Again, he took it on the chin and bounced back. This time, he left the lifeless mountains of Rustenburg to the famous magical ancient structures in North Africa. But his move came with a demand – Alassiouty SC had to take his Namibian teammate Benson Shilongo as well.
He was reluctant to move alone. After six months of playing week in, week out in the Egyptian Premier League, the club was sold to new owners.
John Comitis came to his rescue when the new owners, who renamed the club Pyramids, wanted to loan him out, paying US$100,000 [R1,3 million at the time] to bring him to Cape Town City.
His full season at City under Benni McCarthy yielded five goals and the MTN8 Cup, earning him a move to Europe.
Denmark’s Superliga club Aarhus Gymnastikforening paid €800,000 [R13,4 million at the exchange rate then], on the last day of the August transfer window of 2019.
By age 20, the speed merchant, who was named City’s most improved player, had racked up almost €1 million [R16.6 million] in combined transfer fees.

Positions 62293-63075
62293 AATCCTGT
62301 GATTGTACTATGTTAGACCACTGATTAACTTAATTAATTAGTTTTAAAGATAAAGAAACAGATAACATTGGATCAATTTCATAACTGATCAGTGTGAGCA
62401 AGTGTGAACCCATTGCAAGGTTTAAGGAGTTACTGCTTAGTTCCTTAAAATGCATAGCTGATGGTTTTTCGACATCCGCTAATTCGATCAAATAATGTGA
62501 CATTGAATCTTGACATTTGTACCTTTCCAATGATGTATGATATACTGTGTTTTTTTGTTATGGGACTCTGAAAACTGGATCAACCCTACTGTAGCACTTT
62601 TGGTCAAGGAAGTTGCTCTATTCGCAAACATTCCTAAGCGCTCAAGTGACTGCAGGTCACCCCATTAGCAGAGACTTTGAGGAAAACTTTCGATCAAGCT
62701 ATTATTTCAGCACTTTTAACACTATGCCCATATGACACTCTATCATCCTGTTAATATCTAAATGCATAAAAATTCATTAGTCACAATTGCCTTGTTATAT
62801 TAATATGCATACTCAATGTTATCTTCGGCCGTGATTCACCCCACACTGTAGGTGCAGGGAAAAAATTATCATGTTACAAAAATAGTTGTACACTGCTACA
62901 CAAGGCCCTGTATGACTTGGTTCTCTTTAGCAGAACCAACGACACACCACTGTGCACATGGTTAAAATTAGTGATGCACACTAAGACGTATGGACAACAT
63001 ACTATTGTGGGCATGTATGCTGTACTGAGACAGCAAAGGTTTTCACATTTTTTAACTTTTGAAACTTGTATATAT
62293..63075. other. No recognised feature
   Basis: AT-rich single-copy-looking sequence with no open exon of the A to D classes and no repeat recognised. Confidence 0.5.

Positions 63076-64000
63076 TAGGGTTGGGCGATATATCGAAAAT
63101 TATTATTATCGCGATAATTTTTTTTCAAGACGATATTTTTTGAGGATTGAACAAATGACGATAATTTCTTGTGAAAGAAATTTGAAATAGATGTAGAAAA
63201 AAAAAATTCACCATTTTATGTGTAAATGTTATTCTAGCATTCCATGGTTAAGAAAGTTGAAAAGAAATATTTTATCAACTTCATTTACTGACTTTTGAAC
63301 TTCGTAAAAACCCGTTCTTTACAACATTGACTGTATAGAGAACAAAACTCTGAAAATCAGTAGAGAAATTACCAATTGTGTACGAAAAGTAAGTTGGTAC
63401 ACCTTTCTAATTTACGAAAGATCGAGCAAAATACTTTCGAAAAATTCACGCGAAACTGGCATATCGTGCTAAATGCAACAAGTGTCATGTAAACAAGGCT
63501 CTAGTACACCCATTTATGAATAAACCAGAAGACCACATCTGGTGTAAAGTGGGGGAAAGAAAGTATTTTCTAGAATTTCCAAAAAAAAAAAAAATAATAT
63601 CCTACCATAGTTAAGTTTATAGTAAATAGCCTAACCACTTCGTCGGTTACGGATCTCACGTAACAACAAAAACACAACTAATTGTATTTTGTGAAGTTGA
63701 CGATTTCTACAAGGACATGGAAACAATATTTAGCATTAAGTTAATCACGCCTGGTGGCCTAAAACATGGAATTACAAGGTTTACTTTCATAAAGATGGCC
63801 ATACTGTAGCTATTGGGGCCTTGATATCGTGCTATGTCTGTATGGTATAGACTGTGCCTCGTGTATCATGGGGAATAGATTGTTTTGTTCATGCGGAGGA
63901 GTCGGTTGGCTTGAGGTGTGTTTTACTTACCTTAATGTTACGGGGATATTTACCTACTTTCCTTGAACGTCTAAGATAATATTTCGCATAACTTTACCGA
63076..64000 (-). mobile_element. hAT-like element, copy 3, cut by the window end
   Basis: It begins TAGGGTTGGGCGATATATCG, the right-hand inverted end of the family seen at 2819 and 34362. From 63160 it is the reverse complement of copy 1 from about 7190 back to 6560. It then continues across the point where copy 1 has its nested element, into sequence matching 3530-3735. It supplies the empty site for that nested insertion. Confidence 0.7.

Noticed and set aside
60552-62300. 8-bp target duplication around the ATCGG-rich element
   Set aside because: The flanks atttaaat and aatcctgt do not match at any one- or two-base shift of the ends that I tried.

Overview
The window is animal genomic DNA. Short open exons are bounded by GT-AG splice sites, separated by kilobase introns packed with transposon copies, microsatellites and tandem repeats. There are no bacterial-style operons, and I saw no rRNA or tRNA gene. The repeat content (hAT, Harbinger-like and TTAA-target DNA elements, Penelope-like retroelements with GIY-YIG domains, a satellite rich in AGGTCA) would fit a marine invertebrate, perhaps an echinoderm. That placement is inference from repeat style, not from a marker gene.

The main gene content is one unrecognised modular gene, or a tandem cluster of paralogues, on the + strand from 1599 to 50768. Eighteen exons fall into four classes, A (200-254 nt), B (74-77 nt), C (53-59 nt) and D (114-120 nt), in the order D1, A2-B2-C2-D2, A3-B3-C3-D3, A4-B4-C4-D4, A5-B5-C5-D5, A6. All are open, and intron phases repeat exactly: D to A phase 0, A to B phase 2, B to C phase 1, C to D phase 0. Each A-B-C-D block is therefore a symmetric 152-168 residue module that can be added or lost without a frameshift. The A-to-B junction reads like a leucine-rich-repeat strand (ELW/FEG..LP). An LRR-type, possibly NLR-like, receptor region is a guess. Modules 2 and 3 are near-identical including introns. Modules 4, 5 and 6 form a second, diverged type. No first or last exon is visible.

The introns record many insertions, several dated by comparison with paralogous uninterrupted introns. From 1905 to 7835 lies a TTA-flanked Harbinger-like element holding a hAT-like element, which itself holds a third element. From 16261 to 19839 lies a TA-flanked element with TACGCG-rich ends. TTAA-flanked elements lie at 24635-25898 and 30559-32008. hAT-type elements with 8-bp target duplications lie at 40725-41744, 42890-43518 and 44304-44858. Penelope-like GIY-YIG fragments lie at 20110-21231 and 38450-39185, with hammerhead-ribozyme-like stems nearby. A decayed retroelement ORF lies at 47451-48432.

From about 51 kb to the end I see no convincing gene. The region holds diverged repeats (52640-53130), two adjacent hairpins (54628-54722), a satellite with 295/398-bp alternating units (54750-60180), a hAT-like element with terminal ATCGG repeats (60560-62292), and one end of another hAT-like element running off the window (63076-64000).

Interestingly, upon arrival in the Scandinavian country, his coach David Nielsen said he was “small but very strong on the ball”.
“He said I have that speed on the ball they are looking for.” Of course, it took him a while to hit top gear as he adapted to the cold winds of Aarhus that bite with some venom.
“It was too cold and I couldn’t even train. They didn’t play me much and they didn’t want me to go to Afcon.”
In his second season, Links turned on the heat. He played 19 League games, scoring four goals and adding four assists.
When we’re done eating dinner, the vegetables can be seen in the plate, but the steak has disappeared.
All talk of football is swept off the table. The first born in a family of four insists he is not into cars, but wants to invest in property.
The four-time Bafana Bafana capped star has already bought his parents a home in Sunrise View. He plans to ‘make hay while the sun shines’ by purchasing more properties particularly in Cape Town.
Luckily, his height is no longer a handicap, the sky no longer the limit. Gift Links is setting the Danish Superliga alight with his blistering pace!
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By Mthokozisi Dube